Interest rates on short-term Treasury bills rose in Monday's auction, with the rate on three-month bills hitting its highest level in 16 months.
The Treasury Department auctioned $29 billion in three-month bills at a discount rate of 0.180 percent, up from 0.130 percent last week. Another $28 billion in six-month bills was auctioned at a discount rate of 0.225 percent, up from 0.185 percent last week.
The three-month rate was the highest since these bills averaged 0.185 percent on Aug. 10, 2009. The six-month rate was the highest since these bills averaged 0.230 percent on May 17.
The discount rates reflect that the bills sell for less than face value. For a $10,000 bill, the three-month price was $9,995.45 and the six-month bill sold for $9,988.63. That would equal an annualized rate of 0.183 for the three-month bills and 0.228 for the six-month bills.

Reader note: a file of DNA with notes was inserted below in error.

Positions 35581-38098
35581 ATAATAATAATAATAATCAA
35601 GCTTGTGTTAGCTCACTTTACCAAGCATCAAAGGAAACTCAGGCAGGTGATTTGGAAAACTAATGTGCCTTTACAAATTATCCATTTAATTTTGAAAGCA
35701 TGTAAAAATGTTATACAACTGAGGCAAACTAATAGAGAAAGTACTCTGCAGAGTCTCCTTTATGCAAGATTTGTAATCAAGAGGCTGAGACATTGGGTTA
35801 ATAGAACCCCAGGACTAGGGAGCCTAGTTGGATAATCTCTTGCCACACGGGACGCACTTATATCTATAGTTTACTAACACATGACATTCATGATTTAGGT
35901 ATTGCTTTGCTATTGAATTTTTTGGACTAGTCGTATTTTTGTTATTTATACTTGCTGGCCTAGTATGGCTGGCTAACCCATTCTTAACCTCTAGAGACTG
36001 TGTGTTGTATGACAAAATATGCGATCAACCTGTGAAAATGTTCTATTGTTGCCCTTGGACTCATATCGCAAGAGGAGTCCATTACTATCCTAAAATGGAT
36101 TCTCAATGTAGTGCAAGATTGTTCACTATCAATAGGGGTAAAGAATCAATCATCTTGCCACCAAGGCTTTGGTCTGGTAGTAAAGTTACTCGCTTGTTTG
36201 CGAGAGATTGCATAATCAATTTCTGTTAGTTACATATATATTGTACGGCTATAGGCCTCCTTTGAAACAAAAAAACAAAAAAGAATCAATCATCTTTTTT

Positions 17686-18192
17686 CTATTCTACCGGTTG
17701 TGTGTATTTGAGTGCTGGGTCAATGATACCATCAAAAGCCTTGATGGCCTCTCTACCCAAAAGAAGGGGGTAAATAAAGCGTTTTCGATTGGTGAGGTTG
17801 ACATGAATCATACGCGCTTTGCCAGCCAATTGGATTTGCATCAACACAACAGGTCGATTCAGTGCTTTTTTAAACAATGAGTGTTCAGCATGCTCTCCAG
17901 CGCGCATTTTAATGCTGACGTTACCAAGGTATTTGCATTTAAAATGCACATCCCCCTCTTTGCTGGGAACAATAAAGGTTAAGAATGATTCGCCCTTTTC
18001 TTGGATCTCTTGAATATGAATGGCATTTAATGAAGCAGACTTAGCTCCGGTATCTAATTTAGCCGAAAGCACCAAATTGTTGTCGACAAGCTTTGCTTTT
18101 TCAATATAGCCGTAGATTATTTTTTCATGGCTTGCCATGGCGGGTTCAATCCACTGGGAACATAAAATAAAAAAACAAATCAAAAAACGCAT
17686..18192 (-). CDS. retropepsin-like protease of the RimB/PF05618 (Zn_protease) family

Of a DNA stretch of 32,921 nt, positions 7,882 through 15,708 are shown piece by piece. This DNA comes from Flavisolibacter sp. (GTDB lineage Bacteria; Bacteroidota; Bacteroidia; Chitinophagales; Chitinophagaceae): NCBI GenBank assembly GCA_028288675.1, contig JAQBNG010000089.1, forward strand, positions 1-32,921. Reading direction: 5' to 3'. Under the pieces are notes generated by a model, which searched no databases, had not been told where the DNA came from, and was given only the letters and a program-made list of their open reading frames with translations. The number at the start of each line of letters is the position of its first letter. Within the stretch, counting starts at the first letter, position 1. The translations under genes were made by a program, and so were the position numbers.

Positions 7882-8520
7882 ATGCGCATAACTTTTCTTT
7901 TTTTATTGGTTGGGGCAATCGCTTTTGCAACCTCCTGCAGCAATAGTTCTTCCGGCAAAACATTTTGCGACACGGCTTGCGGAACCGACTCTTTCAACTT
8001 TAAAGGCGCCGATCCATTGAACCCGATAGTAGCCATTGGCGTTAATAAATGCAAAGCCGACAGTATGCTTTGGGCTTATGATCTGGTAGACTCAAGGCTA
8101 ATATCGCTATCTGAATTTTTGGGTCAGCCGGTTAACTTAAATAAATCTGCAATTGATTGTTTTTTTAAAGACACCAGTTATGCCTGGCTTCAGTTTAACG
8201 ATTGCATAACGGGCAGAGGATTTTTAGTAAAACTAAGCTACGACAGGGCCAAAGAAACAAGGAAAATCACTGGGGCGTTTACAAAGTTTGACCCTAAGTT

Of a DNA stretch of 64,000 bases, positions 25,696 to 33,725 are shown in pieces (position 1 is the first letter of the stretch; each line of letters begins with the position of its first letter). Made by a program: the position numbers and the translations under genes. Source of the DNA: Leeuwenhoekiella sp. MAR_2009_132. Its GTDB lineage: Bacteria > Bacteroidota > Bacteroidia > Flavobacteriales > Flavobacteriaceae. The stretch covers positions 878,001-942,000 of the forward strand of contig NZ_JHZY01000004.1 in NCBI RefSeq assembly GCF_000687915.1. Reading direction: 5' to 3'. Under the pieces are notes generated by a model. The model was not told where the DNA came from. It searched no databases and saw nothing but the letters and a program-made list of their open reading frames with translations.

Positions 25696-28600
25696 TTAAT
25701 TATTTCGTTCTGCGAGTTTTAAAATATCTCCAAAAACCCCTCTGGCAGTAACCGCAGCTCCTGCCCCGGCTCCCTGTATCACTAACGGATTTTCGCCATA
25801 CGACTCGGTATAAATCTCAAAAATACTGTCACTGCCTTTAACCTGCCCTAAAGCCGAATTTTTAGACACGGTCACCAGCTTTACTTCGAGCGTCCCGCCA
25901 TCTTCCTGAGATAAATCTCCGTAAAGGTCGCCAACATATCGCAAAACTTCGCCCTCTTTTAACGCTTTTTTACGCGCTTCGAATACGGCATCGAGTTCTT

The department also auctioned on Monday $35 billion in two-year notes at a rate of 0.740 percent. That was up from a rate of 0.520 percent at the last auction on Nov. 22. It was the highest rate since two-year notes averaged 0.769 percent on May 25.
Separately, the Federal Reserve said Monday that the average yield for one-year Treasury bills, a popular index for making changes in adjustable-rate mortgages, held steady at 0.30 percent last week, unchanged from the previous week.